MITT MASTERS: Rawlings has awarded its Gold Glove awards for fielding excellence since 1957, but it’s Wilson that has the rights as MLB’s official glove, while Rawlings markets MLB’s official ball and helmet. So, Rawlings continues to add marketing muscle to its Gold Glove platform, reprising an ESPN selection show and its gala awards this fall.

The Gold Glove selection show
and awards gala will be back.
Photo by: RAWLINGS
“We feel like we’ve really added some depth to the brand,” said Mike Thompson, senior vice president of marketing.

Rawlings revived the gala last year after an 18-year gap. Also returning is the ESPN2 show in which the winners will be revealed and the show will again use talent from “Baseball Tonight.” The show is scheduled for late October or early November. The New York gala honoring the selections is scheduled to draw 600 and be held Nov. 9 at The Plaza.

Dick’s Sporting Goods is tied in with a sweepstakes offering a trip for two to the event, at which Robin Williams is the featured talent and Henry Aaron will receive a lifetime achievement award. Presenters will also include a number of MLB hall of famers.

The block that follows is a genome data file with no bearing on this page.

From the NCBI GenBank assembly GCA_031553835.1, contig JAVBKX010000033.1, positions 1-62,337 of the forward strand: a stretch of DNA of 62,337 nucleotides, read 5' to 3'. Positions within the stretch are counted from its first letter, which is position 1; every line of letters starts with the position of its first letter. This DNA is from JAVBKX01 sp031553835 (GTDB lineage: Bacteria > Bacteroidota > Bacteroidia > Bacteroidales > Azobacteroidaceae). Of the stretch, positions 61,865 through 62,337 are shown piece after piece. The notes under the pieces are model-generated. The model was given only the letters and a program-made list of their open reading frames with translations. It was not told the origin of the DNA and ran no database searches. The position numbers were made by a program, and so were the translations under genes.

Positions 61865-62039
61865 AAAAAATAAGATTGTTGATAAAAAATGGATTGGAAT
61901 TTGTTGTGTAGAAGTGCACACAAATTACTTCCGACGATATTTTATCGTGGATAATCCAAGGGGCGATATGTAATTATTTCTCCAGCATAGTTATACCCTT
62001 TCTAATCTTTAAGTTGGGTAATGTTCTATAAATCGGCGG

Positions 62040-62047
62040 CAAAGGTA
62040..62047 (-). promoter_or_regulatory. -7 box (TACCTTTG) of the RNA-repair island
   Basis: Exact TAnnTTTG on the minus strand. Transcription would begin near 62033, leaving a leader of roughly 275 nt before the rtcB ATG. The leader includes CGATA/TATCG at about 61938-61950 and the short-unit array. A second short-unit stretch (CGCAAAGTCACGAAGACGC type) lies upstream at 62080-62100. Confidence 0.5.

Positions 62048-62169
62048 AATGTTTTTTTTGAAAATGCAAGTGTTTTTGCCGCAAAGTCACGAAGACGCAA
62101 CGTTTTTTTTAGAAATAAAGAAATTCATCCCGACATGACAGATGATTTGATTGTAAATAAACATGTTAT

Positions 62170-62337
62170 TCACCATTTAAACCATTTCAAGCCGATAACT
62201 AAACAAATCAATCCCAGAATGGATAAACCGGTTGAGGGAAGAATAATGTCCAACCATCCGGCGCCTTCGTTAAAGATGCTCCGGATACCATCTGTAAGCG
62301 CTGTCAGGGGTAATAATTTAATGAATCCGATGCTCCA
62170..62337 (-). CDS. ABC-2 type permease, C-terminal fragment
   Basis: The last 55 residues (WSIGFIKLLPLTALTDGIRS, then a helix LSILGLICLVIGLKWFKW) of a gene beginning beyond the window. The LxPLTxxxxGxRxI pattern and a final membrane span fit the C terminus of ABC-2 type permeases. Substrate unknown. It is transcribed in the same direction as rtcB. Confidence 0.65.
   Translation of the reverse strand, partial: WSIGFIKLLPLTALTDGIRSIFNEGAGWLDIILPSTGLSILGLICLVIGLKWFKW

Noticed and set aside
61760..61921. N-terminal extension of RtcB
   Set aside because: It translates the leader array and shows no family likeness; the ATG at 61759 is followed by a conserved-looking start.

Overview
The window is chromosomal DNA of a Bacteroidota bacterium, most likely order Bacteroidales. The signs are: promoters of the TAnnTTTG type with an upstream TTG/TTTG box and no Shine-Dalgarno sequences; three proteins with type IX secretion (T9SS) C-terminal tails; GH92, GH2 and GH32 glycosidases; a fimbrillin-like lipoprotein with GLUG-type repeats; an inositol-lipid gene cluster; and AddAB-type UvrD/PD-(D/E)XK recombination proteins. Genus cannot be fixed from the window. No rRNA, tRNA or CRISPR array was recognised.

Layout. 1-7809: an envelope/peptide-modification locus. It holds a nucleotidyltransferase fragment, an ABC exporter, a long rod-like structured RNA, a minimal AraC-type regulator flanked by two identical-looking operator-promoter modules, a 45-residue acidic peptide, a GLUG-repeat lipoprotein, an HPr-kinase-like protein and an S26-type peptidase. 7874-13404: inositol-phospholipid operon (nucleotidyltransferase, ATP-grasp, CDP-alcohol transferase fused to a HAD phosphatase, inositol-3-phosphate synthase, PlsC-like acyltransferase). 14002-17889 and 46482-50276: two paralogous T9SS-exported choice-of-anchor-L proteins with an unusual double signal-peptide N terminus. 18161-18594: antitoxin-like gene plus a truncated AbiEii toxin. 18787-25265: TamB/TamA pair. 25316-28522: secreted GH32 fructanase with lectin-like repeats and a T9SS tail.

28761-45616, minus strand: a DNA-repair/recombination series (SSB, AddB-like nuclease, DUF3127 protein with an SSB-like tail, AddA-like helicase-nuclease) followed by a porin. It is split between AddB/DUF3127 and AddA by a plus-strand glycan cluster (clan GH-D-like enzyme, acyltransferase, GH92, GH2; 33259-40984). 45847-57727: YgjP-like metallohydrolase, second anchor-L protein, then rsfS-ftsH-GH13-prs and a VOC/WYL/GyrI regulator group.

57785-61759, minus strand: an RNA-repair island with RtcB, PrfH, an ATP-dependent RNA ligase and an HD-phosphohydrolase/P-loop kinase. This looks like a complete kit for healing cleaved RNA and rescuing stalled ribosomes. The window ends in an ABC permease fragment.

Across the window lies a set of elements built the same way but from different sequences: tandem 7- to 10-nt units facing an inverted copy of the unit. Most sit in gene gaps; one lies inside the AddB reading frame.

Alliance Marketing Partners, Wynnewood, Pa., is seeking partners in the spirits, beer and financial services categories.

HERE & THERE: With a lockout looming, it does not appear that New York Rangers goalie Henrik Lundqvist will be on NHL ice any time soon. However, he will be getting incremental exposure via an ESPN “This Is SportsCenter” ad scheduled to shoot this week. IMG signed the 30-year-old goalie for marketing representation earlier this year. Other NHLers of note who have appeared in “This Is SportsCenter” spots include Wayne Gretzky, Chris Chelios, Alex Ovechkin (also represented by IMG) and former Rangers goalie Mike Richter. There have been around 375 “This is SportsCenter” ads from agency Wieden & Kennedy since they debuted in 1994 … Former Los Angeles Dodgers, Kings, Lakers and Galaxy sales and marketing executive Sergio del Prado joins Comcast’s Front Row Marketing as a regional sales vice president, based in Los Angeles. Del Prado joked that it was not because he had run out of teams to sell for in the city.
Terry Lefton can be reached at